Behind Evers, 3rd from right, smirking is state Senator Chris Larson (D-Milwaukee). He’s on the ballot in April for Milwaukee County Executive.

Today’s highly interesting read (02/26/20): Parents Organize to Fight Back

Image may contain: one or more people, people standing, sky, cloud, twilight, ocean, outdoor, nature and water

Parents United America is a non-partisan, non-profit organization created to connect ALL parents to solutions, resources, information and most of all, to one another.


Image may contain: 1 person, smiling

The organization is led by Deborah Flora, an award-winning producer, national public speaker, and radio show host on the Salem Radio Network. She is the Co-Founder of Bring It Up Media, created to empower today’s women to be champions for their families, their communities, their country and their world.

She’s mentioned in today’s read:

Ms. Flora points to several frightening examples of how the government is quickly becoming not just a nanny-state, not just a bully of a big brother, but a god-like all-encroaching force set on destroying the family unit. Consider:

– Wisconsin parents are suing the Madison Metropolitan School District over a new policy that allows children of any age to change their gender identity at school without their parents’ knowledge.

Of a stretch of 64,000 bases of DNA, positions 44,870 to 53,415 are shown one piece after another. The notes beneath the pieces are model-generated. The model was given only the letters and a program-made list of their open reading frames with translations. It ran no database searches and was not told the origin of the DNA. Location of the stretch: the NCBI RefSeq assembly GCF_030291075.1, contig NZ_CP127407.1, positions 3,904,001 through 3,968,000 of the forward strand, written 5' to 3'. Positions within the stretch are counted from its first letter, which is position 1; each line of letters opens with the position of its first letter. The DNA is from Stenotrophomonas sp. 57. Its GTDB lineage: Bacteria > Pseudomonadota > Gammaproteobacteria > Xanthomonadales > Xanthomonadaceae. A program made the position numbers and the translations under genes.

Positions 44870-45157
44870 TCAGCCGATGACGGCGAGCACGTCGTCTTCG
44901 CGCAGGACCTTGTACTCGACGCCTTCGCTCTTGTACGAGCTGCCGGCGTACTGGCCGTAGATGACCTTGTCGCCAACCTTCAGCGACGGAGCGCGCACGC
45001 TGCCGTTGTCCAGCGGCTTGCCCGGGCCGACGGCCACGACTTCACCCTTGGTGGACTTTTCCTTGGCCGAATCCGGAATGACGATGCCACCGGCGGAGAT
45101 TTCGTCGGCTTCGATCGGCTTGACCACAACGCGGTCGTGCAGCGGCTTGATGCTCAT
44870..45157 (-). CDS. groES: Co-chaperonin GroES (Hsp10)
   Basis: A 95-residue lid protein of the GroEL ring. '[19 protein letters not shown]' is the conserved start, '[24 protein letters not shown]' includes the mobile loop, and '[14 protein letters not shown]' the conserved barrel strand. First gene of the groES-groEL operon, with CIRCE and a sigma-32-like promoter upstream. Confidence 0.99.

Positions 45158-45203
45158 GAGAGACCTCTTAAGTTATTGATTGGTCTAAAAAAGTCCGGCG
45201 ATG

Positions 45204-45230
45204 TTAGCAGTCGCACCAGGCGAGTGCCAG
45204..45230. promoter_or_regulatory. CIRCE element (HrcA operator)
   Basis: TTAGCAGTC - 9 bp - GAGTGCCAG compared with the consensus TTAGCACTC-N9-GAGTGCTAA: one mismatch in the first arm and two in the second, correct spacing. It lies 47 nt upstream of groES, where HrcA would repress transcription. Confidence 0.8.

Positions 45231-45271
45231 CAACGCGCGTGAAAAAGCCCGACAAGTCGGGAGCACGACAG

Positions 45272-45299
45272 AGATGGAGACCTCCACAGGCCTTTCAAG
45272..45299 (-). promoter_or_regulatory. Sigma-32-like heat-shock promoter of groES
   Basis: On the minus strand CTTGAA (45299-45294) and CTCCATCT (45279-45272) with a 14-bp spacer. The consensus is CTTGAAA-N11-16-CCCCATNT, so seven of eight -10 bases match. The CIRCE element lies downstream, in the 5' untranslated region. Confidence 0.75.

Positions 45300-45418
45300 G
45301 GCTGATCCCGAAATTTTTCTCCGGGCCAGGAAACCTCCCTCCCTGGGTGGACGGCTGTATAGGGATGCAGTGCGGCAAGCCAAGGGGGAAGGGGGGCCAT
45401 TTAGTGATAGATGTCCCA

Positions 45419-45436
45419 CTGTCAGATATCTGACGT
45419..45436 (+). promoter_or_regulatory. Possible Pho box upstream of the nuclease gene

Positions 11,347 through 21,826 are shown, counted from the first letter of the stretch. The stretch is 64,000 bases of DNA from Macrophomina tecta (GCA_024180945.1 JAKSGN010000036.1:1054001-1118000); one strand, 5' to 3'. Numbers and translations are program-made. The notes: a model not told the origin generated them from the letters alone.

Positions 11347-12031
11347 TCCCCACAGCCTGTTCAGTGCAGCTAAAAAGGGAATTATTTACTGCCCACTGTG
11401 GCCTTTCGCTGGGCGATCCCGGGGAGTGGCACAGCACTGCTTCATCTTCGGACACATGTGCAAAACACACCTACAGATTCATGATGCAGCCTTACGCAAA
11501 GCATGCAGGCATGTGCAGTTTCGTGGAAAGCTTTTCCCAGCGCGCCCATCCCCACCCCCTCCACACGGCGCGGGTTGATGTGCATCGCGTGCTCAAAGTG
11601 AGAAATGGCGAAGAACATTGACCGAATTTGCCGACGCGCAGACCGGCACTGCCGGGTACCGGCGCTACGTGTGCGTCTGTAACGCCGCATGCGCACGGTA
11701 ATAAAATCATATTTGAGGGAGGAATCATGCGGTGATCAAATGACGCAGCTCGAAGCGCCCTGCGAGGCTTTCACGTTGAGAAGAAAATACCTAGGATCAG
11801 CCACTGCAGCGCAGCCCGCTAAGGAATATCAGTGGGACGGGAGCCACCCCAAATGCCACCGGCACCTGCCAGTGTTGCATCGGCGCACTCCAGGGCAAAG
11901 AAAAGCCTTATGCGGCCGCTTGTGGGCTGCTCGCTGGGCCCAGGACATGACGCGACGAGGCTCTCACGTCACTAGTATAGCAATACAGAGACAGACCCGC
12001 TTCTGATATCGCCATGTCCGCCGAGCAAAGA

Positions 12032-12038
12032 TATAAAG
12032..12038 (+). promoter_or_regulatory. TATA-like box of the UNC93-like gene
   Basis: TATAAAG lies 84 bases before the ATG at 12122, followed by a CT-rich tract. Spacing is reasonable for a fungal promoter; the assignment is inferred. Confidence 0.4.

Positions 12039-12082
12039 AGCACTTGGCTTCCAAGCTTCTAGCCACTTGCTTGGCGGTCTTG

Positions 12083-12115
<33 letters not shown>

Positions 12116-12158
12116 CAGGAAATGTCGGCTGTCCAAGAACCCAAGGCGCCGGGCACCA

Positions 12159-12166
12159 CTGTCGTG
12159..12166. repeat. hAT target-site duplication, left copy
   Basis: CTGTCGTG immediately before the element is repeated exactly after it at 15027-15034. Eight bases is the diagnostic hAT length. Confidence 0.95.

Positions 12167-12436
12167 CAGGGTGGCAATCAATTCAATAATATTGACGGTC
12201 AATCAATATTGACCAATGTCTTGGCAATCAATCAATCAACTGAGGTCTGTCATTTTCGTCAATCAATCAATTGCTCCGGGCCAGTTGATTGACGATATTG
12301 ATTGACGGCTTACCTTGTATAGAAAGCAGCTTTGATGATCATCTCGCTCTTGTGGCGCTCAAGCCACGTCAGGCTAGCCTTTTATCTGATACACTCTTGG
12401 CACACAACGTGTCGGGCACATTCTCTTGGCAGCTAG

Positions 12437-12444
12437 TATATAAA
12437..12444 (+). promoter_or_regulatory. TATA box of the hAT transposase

Ms. Flora told me, “Most parents want what is best for the children. The question is, who gets to decide? Remote bureaucrats who don’t know the individual needs and unique personalities of each child? Or the parent who knows their children intimately, who understand what brings them joy and what keeps them up at night?”

Read the entire column by Rebecca Hagelin here.

Today’s highly interesting read (02/25/20): Why No One Answers Their Phone Anymore

No photo description available.

Today’s read is not political for a change. And that’s just fine. As the title of the blog suggests, a good column is a good column.

We revisit a part of the past when things as many say today were different, but in a good way. Trust me, as you read the entire column (and I hope you do), you will be prompted to admit, ‘Yep, I remember’: ‘Ain’t that the truth’; ‘That’s exactly the way it was’.”

Here’s the obligatory tease:

Not picking up the phone would be like someone knocking at your door and you standing behind it not answering. It was, at the very least, rude, and quite possibly sneaky or creepy or something. Besides, as the phone rang, there were always so many questions, so many things to sort out. Who was it? What did they want? Was it for … me?

No one picks up the phone anymore. Even many businesses do everything they can to avoid picking up the phone. Of the 50 or so calls I received in the last month, I might have picked up four or five times. The reflex of answering—built so deeply into people who grew up in 20th-century telephonic culture—is gone.

There are many reasons for the slow erosion of this commons.

Read the entire column here.